Kirker formed his new organization and called it "Africare," which he incorporated in Hawaii in 1970. Kirker then sought donations and aid, but found little interest until Niger and other regions of Africa were devastated by drought and famine. The need was so great that President Diori reached out to Lucas, who had accepted a Peace Corps post back in the United States assisting returning volunteers. Diori urged Lucas to spread the word to African Americans that the country of their ancestors desperately needed their help. Lucas publicized Africa's plight in Washington, D.C., with surprising results--donations began to flow in but not from wealthy D.C. philanthropists or aid organizations, but from area churches attended by many of the city's poorest African Americans.
Over $75,000 in aid was raised for Africare in 1970 and by the following year, in 1971, it was decided to reincorporate the organization in Washington, D.C., with Lucas as its president, Kirker on the new group's board of directors, and President Diori as chairman. Due to the close ties between Kirker, Lucas, and President Diori, Africare was allowed to work out of Niger's embassy in Washington, D.C., at virtually no cost and began with an operating budget of just over $39,000.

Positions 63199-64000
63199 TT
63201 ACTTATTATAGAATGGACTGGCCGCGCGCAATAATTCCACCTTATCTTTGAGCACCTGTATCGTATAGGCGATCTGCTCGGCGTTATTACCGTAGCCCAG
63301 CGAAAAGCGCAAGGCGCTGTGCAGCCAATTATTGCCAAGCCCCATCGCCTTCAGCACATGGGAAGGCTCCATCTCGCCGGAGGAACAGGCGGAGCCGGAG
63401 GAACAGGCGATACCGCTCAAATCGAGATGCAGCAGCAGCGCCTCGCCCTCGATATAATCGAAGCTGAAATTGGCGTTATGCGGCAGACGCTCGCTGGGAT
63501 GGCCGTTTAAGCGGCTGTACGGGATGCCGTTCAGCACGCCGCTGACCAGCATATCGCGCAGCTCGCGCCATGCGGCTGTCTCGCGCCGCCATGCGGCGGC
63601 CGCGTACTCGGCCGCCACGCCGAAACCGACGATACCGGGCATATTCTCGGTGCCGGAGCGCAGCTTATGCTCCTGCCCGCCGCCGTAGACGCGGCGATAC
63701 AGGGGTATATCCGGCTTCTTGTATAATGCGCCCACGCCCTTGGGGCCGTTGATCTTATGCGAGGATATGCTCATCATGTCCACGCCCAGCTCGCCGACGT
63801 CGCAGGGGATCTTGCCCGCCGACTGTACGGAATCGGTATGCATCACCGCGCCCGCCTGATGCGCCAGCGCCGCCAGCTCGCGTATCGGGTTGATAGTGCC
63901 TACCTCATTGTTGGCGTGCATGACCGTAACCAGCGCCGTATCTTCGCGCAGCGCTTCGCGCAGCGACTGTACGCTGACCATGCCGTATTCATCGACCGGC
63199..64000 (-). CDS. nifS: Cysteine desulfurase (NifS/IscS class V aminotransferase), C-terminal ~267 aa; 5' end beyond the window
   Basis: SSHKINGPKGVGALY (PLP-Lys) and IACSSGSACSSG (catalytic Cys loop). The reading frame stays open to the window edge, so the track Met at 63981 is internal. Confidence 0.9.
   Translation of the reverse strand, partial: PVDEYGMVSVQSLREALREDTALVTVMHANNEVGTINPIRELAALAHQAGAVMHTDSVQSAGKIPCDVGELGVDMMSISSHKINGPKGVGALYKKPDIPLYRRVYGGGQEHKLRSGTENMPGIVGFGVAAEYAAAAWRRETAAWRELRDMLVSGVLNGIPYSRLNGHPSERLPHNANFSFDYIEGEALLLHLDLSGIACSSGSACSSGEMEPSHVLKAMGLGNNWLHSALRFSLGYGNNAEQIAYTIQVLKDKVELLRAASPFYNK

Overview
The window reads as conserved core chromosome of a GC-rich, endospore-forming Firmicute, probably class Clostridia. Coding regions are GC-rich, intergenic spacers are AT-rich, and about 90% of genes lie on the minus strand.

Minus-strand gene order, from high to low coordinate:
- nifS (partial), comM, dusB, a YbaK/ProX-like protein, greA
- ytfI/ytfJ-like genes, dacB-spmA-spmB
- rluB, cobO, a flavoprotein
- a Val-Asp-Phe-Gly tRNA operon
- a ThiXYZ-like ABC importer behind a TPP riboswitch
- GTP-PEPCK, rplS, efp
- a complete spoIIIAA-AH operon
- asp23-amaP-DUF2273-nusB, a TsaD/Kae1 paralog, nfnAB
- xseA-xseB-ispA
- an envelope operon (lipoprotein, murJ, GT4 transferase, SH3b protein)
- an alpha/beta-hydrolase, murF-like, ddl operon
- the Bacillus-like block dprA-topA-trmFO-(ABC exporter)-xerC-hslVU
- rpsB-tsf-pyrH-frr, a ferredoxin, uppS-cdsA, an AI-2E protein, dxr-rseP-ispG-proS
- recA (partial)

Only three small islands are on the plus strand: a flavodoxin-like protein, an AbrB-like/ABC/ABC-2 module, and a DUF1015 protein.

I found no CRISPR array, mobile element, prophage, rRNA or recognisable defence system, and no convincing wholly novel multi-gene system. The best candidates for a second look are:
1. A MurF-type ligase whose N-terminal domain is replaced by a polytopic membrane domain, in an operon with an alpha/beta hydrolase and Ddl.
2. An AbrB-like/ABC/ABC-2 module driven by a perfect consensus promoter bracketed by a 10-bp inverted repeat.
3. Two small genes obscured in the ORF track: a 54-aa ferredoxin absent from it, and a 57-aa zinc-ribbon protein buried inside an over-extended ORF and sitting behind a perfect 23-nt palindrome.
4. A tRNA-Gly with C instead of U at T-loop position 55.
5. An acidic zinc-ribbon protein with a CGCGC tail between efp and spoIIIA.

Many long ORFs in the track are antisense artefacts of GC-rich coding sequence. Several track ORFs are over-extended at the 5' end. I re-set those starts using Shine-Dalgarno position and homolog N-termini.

Gaining Notice and Funding: 1972-89
While Africare's earliest years were spent combating the horrors of drought in West Africa, the organization expanded into other areas of the continent with agricultural projects, healthcare programs, and environmental initiatives. At the helm of Africare, Lucas was an eyewitness to Africa's evolution and realized the service organization must grow to accommodate the country's changing needs. By 1978 Africare had ventured into South Africa for the first time, and continued to expand throughout Africa. Working around civil wars and apartheid as much as possible, Africare developed irrigation and purification systems for water, planting and harvesting assistance for crops, brought in healthcare professionals to fight diseases, and continually offered emergency assistance to nations in need.
The 1980s brought the plight of Somalian refugees to the world and Africare was there to help. Another devastating drought, like the one a decade earlier which had spurred the formation of Africare, took millions of Ethiopians to the brink of starvation and Africare was there, providing emergency aid, receiving donations from disparate sources such as a Saudi prince, other service organizations, religious groups, multinational companies, federal programs, foreign governments, and the United Nations. For his extraordinary efforts on behalf of Africa, Lucas was given the 1984 U.S. Presidential End Hunger Award for Outstanding Individual Achievement, bestowed by then President Ronald Reagan.